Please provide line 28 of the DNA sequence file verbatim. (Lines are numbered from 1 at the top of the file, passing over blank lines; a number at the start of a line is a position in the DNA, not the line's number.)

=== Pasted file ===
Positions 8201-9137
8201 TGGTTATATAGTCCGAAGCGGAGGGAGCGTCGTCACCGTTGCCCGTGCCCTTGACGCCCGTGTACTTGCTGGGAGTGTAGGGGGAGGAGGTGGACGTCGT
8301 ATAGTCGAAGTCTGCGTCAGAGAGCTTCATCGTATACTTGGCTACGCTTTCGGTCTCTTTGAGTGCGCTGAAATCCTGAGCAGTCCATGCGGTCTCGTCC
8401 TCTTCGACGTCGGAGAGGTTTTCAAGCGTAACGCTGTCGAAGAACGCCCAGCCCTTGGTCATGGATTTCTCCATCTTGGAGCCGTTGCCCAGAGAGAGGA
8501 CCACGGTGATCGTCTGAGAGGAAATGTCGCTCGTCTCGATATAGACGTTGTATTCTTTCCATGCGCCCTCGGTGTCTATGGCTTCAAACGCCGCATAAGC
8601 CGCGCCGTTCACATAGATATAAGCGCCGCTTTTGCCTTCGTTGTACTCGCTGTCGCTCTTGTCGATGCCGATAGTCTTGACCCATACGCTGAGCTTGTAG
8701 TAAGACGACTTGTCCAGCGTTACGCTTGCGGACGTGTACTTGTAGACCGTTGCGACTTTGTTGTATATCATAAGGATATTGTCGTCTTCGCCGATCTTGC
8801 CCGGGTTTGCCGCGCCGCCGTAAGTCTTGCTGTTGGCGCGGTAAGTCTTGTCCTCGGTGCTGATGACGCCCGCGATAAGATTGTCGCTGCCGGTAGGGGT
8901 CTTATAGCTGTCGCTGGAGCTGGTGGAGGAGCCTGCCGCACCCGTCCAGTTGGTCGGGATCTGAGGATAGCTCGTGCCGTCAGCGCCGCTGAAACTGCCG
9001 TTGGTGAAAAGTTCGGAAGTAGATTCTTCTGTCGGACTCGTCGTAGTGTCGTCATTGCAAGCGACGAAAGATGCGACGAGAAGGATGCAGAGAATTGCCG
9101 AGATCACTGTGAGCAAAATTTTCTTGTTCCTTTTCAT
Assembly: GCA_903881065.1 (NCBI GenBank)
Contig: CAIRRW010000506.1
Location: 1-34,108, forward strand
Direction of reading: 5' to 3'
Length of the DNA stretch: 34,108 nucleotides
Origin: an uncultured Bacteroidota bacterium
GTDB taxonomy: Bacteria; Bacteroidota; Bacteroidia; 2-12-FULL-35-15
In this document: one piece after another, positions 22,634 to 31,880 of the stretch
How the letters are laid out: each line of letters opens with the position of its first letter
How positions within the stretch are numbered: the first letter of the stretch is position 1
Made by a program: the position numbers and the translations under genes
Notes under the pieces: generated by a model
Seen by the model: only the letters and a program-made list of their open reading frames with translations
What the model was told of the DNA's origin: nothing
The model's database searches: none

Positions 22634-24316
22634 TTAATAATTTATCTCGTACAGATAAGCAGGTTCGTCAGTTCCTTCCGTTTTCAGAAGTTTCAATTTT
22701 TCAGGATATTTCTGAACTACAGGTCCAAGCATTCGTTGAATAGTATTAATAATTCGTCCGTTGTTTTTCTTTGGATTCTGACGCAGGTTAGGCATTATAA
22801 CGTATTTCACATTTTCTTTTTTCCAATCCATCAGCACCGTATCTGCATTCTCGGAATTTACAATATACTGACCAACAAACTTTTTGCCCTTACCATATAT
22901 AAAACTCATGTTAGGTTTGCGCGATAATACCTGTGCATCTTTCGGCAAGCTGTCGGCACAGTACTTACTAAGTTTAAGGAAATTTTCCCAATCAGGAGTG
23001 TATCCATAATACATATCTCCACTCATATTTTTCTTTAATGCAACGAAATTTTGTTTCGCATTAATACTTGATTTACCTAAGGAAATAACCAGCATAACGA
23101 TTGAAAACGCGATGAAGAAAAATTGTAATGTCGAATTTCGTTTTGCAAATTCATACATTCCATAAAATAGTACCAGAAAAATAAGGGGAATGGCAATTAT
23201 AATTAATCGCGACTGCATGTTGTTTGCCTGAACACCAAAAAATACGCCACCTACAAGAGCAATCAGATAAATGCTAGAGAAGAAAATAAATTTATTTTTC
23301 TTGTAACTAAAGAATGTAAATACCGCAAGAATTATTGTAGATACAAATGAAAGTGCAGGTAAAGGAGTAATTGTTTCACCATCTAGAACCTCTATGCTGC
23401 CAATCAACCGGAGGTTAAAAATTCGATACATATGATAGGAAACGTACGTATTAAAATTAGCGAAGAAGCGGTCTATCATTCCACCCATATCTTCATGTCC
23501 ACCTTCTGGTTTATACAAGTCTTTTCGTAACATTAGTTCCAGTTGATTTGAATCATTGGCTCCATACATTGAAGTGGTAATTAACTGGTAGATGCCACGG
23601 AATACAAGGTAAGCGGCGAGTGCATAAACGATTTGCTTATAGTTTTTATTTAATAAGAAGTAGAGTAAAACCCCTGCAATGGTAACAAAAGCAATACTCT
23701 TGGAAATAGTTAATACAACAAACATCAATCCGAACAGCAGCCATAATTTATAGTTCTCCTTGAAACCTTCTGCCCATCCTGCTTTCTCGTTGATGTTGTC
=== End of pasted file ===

22634 TTAATAATTTATCTCGTACAGATAAGCAGGTTCGTCAGTTCCTTCCGTTTTCAGAAGTTTCAATTTT